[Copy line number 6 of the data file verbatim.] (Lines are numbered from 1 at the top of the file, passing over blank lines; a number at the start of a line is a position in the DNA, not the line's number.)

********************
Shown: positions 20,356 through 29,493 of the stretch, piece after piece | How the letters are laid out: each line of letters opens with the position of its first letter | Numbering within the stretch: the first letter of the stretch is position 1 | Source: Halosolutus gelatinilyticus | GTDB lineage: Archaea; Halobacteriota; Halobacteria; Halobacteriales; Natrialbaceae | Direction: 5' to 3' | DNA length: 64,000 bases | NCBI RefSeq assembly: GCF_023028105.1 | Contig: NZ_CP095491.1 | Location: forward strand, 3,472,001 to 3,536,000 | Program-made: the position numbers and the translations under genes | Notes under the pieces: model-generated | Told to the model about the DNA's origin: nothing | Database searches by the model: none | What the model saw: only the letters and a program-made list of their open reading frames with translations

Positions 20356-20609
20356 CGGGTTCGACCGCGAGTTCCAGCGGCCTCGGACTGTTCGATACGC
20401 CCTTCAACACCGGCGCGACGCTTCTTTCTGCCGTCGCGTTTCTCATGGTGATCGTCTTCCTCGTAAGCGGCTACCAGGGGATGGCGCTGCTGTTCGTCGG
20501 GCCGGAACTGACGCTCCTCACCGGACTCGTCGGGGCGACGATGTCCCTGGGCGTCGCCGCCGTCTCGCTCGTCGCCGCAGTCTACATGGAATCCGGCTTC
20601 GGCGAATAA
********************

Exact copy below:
20601 GGCGAATAA